NEW YORK – Gary Richrath, the REO Speedwagon guitarist who wrote some of the band’s biggest hits, including “Take It on the Run” and “In Your Letter,” died Sunday, according to a post by REO lead singer Kevin Cronin.
“My longtime friend and collaborator Gary Richrath passed away earlier today,” Cronin wrote on the band’s official Facebook page. “Gary was both a unique guitarist and songwriter, and the embodiment of the tough guy with a heart of gold. I learned most of what I know about being in a rock band from Gary Richrath.”
The message was cross-posted on REO’s official Twitter account and confirmed by the band’s representative, Erik Stein.
Richrath was 65. The cause of death was not given.
Richrath joined REO Speedwagon, which formed in the late ’60s, in time for its 1971 debut album. Though the band didn’t break through to radio until the late ’70s, its constant touring earned it a solid core of fans, particularly in the group’s native Midwest. (The group’s manager then was Irving Azoff, who would later take on the Eagles and become a concert and label mogul.)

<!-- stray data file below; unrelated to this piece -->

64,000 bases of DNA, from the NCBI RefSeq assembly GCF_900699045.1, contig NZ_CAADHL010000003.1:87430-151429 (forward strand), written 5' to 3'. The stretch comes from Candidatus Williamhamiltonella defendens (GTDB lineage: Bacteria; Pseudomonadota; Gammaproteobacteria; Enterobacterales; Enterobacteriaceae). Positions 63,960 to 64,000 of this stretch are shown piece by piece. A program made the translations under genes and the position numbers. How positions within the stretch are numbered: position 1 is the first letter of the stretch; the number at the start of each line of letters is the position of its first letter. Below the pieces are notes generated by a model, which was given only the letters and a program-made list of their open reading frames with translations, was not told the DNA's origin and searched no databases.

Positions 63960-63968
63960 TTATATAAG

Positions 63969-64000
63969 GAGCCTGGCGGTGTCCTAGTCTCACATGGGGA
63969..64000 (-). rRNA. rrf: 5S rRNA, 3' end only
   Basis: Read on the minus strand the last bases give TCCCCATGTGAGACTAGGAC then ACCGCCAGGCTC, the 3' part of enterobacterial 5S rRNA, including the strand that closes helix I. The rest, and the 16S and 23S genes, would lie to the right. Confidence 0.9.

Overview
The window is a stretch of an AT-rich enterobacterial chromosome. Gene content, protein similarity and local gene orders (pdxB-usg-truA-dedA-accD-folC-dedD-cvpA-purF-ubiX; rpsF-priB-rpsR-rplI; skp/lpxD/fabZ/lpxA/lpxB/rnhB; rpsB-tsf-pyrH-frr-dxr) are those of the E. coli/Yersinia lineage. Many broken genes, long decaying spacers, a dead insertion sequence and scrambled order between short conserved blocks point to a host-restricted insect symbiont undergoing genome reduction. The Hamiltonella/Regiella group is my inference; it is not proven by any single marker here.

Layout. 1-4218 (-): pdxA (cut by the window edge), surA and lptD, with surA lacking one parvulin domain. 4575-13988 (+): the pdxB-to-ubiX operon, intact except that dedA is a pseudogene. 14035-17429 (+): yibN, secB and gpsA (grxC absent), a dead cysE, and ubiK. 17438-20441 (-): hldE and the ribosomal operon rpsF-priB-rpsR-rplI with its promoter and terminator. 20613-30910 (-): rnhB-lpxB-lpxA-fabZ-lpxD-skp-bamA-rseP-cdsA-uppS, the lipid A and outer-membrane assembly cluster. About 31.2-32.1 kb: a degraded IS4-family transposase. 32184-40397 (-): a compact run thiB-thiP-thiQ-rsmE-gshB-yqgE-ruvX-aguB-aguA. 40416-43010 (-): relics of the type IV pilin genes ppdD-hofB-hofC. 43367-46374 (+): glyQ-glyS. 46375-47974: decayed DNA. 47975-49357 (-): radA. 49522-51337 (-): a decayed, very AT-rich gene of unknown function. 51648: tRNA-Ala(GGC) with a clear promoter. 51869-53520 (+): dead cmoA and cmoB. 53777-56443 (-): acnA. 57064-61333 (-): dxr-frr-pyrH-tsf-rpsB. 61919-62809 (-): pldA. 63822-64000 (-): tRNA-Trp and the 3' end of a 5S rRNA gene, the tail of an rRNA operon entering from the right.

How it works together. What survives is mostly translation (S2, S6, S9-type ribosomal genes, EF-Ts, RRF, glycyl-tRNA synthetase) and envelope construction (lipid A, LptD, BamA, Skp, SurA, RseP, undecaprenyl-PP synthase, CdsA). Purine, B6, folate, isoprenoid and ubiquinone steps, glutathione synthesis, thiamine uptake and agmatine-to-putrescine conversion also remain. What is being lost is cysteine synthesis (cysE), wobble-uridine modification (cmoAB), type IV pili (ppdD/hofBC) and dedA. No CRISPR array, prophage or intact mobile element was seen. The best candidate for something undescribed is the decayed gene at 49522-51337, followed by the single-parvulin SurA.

By the late ’70s, singles such as “Ridin’ the Storm Out” and “Time for Me to Fly” — many written by Cronin — started making the charts, preparing the band for its 1981 blockbuster, “Hi Infidelity.” That album sold more than 9 million copies, according to Allmusic.com, and the band became an arena-filling headline attraction.
With Richrath, the band had two No. 1 singles — “Keep on Lovin’ You” and “Can’t Fight This Feeling” — and 11 other Top Forty hits.
***click on the video box above to listen to “Keep On Lovin’ You”***
In a 2013 interview, Cronin called Richrath his “rock ‘n’ roll big brother.”
“He taught me a lot of what I know about being in a rock band, because I was a folk singer up until then. But Gary Richrath, he was a real rock star, man. He would stand up there with his guitar slung low and just rock,” Cronin said.
Richrath left REO Speedwagon in 1989 amid some acrimony, but he rejoined the band for a 2013 benefit concert in Bloomington, Illinois, for tornado victims.